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Josef von Sternberg, the Man Who Made Dietrich (1994)

 -  Documentary | Short
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Title: Josef von Sternberg, the Man Who Made Dietrich (1994)

Josef von Sternberg, the Man Who Made Dietrich (1994) on IMDb 7.7/10

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Credited cast:
Kevin Brownlow
Allen Daviau
Curtis Harrington
Maria Riva
Nicholas Josef von Sternberg ...
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LATE SHOW: Josef Von Sternberg – The Man Who Made Dietrich (David Thompson, 1994; TV) ***
20 May 2011 | by (Naxxar, Malta) – See all my reviews

THE MOVIES: THE WORLD OF JOSEF VON STERNBERG (Barrie Gavin, 1967; TV) *** and LATE SHOW: JOSEF VON STERNBERG – THE MAN WHO MADE DIETRICH (David Thompson, 1994; TV) ***

These two documentaries both made by the BBC (the former being 20 minutes long and included as an extra on the reportedly subpar Criterion DVD edition of Sternberg's masterpiece THE SCARLET EMPRESS {1934} and the latter running twice that length – although not according to the IMDb!) compliment the untitled footage showing an interview with the director dating from 1968 and found on the Criterion DVD of his THE DOCKS OF NEW YORK (1928). As had THE EPIC THAT NEVER WAS (1967; TV) a BBC special about the notoriously ill-fated (and subsequently aborted) 1937 production of I, CLAUDIUS – they present a pretty honest picture of the man, that is to say they do no not try to whitewash one of Hollywood's most 'difficult' auteurs.

In the above-mentioned interview, conducted by Swedish TV, the by-then retired film-maker is shown at his house introducing the interviewer to his vast collection of paintings. Inevitably, he is pressed on discussing local cinema and, while he claims to admire the director Gustav Machaty, readily admits to not having watched his most notable effort EROTIKON (1929)! For the record, Sternberg was known to be condescending like that – as when he blamed the afore-mentioned Alexander Korda debacle on the whims of his 'spoilt-brats' actors; incidentally, a good deal of footage is duplicated throughout the three documentaries.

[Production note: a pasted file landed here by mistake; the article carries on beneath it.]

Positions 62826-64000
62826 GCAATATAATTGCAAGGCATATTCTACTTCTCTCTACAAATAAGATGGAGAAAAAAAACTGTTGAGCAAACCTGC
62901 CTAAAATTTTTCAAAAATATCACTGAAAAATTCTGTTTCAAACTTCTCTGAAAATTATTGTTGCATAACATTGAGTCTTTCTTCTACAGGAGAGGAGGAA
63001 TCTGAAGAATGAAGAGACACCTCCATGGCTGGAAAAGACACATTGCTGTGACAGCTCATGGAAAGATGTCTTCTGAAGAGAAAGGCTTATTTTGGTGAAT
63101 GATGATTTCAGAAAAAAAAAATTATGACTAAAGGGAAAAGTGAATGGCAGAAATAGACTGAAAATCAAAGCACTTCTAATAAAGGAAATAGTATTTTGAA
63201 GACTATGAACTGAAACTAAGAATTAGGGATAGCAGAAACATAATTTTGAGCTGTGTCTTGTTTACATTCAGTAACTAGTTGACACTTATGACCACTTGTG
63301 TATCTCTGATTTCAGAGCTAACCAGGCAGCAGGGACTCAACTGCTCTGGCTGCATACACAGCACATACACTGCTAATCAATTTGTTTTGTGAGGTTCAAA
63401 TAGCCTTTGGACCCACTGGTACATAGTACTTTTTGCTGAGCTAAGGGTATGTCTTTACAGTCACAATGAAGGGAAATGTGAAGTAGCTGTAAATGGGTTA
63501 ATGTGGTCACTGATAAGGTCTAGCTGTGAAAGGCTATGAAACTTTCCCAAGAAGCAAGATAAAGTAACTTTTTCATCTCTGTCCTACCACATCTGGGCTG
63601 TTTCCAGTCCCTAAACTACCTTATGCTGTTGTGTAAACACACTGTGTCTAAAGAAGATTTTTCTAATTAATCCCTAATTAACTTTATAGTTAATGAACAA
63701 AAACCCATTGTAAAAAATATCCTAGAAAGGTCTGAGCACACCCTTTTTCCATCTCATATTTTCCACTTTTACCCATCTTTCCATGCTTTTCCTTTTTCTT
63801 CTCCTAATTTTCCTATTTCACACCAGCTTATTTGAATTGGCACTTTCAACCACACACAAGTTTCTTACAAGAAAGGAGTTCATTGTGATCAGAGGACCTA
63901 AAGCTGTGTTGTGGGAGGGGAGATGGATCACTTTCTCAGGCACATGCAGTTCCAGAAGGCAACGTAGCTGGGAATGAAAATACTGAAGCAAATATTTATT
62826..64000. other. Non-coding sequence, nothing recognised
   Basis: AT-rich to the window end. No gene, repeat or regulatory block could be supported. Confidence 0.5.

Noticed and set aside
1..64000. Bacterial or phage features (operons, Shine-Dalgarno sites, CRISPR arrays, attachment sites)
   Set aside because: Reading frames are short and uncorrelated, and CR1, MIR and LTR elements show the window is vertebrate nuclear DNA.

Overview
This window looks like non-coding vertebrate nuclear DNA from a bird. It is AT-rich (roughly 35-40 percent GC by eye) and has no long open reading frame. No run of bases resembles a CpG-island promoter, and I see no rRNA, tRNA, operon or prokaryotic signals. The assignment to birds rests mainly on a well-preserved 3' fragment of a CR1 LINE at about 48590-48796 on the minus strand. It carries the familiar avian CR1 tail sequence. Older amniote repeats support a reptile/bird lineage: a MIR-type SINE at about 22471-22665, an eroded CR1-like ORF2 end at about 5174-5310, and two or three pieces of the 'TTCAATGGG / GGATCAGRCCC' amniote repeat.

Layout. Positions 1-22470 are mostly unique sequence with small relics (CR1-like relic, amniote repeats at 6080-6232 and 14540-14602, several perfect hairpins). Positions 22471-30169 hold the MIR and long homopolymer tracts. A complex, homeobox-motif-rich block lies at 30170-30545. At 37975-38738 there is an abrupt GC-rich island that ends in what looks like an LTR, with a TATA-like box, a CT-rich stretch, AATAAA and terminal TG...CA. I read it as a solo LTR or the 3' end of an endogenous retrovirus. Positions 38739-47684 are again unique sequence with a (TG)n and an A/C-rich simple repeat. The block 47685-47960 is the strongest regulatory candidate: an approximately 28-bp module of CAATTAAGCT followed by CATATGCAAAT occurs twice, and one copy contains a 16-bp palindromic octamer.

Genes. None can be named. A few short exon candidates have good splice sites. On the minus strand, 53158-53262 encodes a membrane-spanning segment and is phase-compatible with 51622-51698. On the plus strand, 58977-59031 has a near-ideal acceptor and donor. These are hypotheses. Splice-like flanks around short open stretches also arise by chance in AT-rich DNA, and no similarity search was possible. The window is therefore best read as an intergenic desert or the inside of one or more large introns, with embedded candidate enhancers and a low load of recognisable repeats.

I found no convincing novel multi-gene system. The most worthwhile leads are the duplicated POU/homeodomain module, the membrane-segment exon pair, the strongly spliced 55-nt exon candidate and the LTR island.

While the "Marlene Dietrich" featurette (by the way, I have two more documentaries dealing exclusively with the legendary German actress/singer that I should be including at a later stage in my ongoing Sternberg retrospective!) obviously concentrates on their partnership (both on and off the screen) and is highlighted by the participation of her daughter Maria Riva and Hollywood director/film historian Peter Bogdanovich, the Swedish one culminates in the rare chance of observing how the celebrated visual stylist lights a scene – and, even here (despite the off-the-cuff circumstances of the shoot and the fact that 15 years had passed since his last active involvement in film-making), Sternberg's individuality and, by extension, his reputation as a martinet of a taskmaster comes through in spades!

This potentially off-putting characteristic is perhaps even more to the fore in the Sternberg piece shot at the BBC studios for their TV documentary series, THE MOVIES. Here we have a very similar situation to the later Swedish one described above; what makes this particular footage unique is that Sternberg is being interviewed by a very young Kevin Brownlow – who up to then had been a semi-professional if acclaimed film-maker and had yet to earn his reputation as film historian and restorer extraordinaire. I have to say it was amusing to perceive a hint of embarrassment and, dare I say it, terror in Brownlow's eyes at the BBC technicians' seeming inability to rise up to the demands of the distinguished (and increasingly impatient) director in their midst!


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